Now, there are a lot of ways a Hellraiser reboot could have gone: full on slate wiping with a completely different story, selective amnesia continuation, or a proper reboot with an update of the original story. We got a combination of a and b, with a completely new cast and no reference to previous films, but nothing denying previous continuity either.* The new story revolves around Riley (Odessa A’zion), a recovering addict living with her brother and his boyfriend while trying to get her life back together. Relatable! Part of her attempt to get said life back together–or maybe a subconscious attempt at self-sabotage–is a relationship with another recovering addict, Trevor. No spoilers that addict boyfriends have terrible ideas: Trevor enlists Riley’s help to break into a warehouse, where the pair of them uncover a mysterious puzzle box. Riley takes the box and after a fight with her brother, relapses–right before she solves the box.
I loved this Hellraiser. I loved the metaphor of Riley’s addiction dovetailing with the insidious appeal of the Cenobites. I loved Riley. She’s a mess, but she’s a mess I can sympathize with. I loved the new Cenobites, too. Jamie Clayton is absolutely perfect as the Hell Priest, terrifying and gorgeous. And to my surprise, the story folds in the Hellraiser II mythology, which I’ve never loved on its own, in a way that I could maybe sort of like. It has flaws, especially in the second half, but the new Hellraiser was made with love and intelligence and there are scenes that have affected me as deeply as anything in any Hellraiser, as much as anything in any movie.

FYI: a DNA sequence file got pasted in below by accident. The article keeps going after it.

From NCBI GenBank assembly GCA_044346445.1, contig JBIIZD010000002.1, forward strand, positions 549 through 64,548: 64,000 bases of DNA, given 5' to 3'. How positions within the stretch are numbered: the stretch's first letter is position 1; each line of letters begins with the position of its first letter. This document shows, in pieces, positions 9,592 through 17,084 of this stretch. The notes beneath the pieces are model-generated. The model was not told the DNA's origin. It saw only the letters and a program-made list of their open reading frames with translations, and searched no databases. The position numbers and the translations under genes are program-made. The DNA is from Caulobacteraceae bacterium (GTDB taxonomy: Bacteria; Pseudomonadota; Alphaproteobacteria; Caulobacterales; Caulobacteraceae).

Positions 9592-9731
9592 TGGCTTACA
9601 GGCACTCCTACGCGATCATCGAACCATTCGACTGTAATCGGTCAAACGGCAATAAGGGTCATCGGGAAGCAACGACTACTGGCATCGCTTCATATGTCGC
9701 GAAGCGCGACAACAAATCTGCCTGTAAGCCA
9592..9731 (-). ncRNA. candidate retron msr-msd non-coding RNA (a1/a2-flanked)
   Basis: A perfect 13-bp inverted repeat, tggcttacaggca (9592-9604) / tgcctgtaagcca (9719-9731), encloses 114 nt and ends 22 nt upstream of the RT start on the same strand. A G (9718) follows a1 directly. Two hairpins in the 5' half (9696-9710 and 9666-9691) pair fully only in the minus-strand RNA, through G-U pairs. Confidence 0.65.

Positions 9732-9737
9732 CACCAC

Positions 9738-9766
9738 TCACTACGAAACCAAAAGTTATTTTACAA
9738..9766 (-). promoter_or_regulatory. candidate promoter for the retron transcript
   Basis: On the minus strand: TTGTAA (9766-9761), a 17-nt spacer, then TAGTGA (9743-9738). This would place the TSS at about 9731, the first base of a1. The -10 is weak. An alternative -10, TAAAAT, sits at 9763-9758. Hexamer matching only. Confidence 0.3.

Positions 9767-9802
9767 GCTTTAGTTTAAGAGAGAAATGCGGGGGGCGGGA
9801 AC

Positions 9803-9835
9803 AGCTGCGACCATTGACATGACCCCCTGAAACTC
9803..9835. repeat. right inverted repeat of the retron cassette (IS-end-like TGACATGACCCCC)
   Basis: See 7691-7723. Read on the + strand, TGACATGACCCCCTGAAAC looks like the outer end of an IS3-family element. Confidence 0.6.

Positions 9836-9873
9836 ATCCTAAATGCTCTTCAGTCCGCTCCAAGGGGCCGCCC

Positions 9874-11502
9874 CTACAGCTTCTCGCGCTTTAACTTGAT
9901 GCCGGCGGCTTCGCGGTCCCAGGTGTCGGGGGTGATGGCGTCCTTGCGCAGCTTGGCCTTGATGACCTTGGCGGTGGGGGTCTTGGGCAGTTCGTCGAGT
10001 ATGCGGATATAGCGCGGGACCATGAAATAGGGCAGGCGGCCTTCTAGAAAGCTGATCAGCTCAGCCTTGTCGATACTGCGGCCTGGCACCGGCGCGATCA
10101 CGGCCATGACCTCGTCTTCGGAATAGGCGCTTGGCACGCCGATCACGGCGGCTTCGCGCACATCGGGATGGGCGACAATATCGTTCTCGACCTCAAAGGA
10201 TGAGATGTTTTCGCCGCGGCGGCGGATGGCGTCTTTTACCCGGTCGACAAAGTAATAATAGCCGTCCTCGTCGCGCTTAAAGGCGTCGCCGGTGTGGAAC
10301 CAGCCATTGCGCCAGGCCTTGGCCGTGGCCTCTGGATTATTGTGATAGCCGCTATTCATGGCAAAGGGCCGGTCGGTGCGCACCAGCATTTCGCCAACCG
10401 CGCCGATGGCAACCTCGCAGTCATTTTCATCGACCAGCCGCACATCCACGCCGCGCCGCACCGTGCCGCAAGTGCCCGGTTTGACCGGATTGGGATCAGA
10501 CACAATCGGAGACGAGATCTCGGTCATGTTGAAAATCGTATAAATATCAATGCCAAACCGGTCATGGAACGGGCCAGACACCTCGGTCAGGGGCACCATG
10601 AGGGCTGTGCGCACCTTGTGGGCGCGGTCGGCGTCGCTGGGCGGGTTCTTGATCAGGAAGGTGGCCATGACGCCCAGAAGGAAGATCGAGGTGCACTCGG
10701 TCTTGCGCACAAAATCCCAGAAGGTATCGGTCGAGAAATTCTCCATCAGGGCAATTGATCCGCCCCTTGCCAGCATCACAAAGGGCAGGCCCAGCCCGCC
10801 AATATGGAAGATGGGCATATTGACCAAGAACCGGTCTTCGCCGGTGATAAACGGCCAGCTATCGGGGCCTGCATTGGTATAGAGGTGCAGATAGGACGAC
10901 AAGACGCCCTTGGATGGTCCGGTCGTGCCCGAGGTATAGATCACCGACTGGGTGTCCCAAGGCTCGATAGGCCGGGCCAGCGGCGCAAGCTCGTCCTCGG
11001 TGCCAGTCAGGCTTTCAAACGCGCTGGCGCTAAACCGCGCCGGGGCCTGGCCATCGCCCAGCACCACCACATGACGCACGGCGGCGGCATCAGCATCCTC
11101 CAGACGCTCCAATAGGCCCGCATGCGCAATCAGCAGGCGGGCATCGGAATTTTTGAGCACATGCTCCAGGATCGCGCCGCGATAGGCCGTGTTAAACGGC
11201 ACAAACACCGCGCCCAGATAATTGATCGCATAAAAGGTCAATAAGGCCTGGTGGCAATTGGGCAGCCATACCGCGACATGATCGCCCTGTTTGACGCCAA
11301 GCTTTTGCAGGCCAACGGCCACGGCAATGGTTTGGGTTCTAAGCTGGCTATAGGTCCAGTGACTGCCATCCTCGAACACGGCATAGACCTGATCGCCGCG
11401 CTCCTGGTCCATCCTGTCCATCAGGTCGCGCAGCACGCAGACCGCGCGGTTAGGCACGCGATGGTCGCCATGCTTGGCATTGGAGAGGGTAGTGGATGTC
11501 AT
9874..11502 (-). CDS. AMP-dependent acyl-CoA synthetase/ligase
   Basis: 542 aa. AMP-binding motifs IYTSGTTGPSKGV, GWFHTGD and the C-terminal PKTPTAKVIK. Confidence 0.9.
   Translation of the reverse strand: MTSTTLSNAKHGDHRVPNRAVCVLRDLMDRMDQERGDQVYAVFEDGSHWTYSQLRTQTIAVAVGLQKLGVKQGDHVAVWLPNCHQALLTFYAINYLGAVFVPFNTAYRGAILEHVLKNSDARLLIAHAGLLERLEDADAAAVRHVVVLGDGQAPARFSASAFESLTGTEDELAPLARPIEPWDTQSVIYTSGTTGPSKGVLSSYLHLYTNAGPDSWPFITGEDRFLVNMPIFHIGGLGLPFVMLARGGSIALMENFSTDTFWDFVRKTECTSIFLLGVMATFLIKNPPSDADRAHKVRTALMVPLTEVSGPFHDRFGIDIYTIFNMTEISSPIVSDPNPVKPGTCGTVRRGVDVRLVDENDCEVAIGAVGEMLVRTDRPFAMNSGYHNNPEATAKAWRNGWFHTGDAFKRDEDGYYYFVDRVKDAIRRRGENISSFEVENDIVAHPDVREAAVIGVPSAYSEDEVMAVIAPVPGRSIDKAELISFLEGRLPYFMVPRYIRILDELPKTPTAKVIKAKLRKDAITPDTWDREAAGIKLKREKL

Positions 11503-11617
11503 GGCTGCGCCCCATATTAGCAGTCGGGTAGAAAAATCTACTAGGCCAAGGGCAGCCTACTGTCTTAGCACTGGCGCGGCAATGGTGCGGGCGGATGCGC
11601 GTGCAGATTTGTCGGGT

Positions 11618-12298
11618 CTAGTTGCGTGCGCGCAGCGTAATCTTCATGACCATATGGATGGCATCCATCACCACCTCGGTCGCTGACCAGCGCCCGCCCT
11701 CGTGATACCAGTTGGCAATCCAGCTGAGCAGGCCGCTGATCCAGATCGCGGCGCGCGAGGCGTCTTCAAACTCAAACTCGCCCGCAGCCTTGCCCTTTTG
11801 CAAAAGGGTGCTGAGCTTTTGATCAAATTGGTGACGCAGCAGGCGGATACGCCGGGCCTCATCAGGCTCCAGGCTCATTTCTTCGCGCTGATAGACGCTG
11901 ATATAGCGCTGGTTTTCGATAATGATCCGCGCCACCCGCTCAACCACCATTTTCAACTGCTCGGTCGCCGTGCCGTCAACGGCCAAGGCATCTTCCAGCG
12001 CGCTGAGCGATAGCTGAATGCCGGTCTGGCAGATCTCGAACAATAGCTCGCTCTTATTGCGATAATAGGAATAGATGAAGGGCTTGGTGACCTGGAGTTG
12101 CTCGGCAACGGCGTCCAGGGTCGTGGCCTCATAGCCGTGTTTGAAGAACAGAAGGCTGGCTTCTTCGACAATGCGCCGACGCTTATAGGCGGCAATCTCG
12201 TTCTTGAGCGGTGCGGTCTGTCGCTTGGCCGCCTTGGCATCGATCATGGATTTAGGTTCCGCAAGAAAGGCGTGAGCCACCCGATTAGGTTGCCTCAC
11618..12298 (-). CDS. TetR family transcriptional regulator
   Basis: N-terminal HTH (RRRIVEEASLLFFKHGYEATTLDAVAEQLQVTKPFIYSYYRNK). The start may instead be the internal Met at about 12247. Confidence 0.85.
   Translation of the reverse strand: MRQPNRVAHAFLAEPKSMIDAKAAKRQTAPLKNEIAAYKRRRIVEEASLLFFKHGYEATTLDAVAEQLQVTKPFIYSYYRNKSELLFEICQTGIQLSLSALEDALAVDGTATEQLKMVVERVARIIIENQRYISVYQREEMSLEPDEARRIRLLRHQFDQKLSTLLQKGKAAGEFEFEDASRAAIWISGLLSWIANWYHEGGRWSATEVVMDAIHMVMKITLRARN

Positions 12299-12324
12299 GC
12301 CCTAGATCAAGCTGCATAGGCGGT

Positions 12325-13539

I cannot say that I prefer this Hellraiser to the original. I absolutely do not. The movie should have done more with Riley’s addiction after she unwittingly summons the Cenobites. The villain, let’s call him the Frank of this piece, is rote, another missed opportunity. And I particularly have problems with…shall we say the rules of the Cenobites in this version. They are now governed by something that is less about their merciless zeal and more, as the Gutter’s own Carol put it, “reverse Hot Potato.” Although, I will admit…as much as I philosophically, artistically, nerdily disagree with the motivations and methods of this version of the Cenobites…I think they are scarier this way. If that’s what you’re into.
Barbarian, written and directed by Zach Cregger, starring Georgina Campbell, Bill Skarsgård, and Justin Long.
Barbarian begins on a dark and stormy night with a young woman alone in a bad part of Detroit, discovering the house rental she booked online is already occupied by a mysterious white dude (Bill Skarsgård). Come on in, he says; you can stay here until we figure this out. He’s confused, maybe a little put out, but also…spooky. A little awkward. The street behind her is desolate and dark. If that door closes behind her, who would know? Who would come if she cried out? Run, girl, run, right?
I do not believe in spoilers; if a story is well told, I just don’t think it matters if I know what the gotcha moment is. That’s not what I’m watching for. But Barbarian is the exception that proves the rule. It comes very, very close to being my favorite film of the year in any genre, but given its wild swings, maybe Barbarian should count not as one of my favorites, but two or three.